Bolivia Chooses China’s CATL to Help Kickstart Lithium Production

Bolivia has given authorization to a consortium led by Chinese battery major CATL to help develop its large but largely untapped lithium resources after a lengthy bidding process that involved companies from the United States and Russia. The deal, announced in La Paz, will see the consortium, called CBC, partner on direct lithium extraction from Bolivia’s Uyuni and Oruro salt flats. CBC, which also includes Chinese mining giant CMOC, will additionally develop two lithium plants in the country, with an aim of producing up. to 25,000 tonnes annually of battery grade lithium carbonate.

Bolivia has been looking to unlock its huge potential as a lithium supplier for batteries that are primarily needed for manufacturing of electric vehicles (EVs). Still, projects to mine the battery metal take many years and doubts remain around the direct extraction technology being used.

Bolivia is home to the world’s largest lithium resources at 21 million tonnes, but the country has almost no industrial production or commercially viable reserves. Bolivia, together with Argentina and Chile, sits atop the so-called “lithium triangle” which contains more than half the world’s resources of the white metal.

Bolivian President Arce said CBC would invest over $1 billion in the project’s first stage, including in infrastructure projects.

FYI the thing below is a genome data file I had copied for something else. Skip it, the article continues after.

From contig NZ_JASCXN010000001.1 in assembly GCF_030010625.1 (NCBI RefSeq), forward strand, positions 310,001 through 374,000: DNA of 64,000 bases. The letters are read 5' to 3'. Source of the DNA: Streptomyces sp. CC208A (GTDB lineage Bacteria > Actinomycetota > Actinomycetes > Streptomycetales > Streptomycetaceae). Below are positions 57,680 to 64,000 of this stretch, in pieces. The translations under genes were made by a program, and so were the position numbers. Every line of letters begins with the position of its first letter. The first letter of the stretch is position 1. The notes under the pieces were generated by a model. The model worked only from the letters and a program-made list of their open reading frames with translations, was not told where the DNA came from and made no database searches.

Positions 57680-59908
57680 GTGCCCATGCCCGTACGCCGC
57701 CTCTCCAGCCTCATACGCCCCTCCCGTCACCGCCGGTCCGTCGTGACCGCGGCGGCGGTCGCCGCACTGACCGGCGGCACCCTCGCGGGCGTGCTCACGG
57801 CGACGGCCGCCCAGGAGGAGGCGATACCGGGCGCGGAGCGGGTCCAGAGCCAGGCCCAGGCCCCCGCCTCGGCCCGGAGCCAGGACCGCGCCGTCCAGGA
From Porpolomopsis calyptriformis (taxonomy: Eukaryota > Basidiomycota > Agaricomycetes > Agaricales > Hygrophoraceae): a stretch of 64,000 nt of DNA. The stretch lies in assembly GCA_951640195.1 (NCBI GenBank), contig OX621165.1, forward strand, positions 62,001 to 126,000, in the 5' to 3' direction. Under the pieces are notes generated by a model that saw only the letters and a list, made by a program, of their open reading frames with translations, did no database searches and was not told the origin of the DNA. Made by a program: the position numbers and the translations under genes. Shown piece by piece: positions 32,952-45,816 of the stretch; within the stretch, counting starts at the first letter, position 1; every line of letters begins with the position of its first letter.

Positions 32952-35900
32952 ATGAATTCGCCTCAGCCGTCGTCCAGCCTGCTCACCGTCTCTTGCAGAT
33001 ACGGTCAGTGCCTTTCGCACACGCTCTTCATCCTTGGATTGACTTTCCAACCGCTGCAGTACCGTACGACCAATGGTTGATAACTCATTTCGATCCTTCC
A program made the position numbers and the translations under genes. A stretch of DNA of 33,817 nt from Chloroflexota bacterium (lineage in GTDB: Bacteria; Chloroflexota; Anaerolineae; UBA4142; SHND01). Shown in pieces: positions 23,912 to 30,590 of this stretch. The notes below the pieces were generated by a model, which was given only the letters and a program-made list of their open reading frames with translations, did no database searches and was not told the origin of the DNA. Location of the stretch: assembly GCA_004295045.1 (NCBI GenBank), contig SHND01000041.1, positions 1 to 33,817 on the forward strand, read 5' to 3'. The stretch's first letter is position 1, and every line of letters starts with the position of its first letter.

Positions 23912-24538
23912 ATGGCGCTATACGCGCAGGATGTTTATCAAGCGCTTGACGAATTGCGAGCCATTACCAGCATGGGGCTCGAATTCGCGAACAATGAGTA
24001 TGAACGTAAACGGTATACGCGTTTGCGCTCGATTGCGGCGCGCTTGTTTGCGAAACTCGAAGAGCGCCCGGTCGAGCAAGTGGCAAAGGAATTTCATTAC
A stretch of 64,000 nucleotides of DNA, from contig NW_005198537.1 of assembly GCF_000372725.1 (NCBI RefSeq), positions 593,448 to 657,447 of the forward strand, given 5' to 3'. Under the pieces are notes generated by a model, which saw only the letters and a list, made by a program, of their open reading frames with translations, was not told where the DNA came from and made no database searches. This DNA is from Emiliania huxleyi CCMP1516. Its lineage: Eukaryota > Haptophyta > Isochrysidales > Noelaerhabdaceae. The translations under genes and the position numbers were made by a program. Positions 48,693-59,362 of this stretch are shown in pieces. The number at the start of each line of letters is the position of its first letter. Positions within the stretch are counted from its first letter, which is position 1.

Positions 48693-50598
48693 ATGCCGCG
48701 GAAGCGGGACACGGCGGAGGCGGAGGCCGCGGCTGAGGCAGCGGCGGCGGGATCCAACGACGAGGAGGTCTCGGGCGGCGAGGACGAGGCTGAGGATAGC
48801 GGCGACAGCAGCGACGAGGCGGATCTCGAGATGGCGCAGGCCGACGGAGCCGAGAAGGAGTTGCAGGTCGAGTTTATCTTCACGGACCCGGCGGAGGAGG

Arce added that talks were ongoing for potential partnerships with other foreign firms. The companies who have remained in the race include US firm Lilac Solutions, Russia’s Uranium One Group and three other Chinese bidders.

CATL is the world’s largest EV battery manufacturer but does not currently produce any lithium, although it has invested in a number of projects in its home country.

“Today begins the era of industrialization of Bolivian lithium,” Arce said, adding that there was “no time to lose” in developing the metal. The price of battery-grade lithium reached close to $85,000 a tonne toward the end of 2022.

Energy minister Molina said the move showed there were “sovereign alternatives to the privatization models of lithium exploitation.” Bolivia’s state controlled lithium company YLB is set supervise and take a central role in the project.

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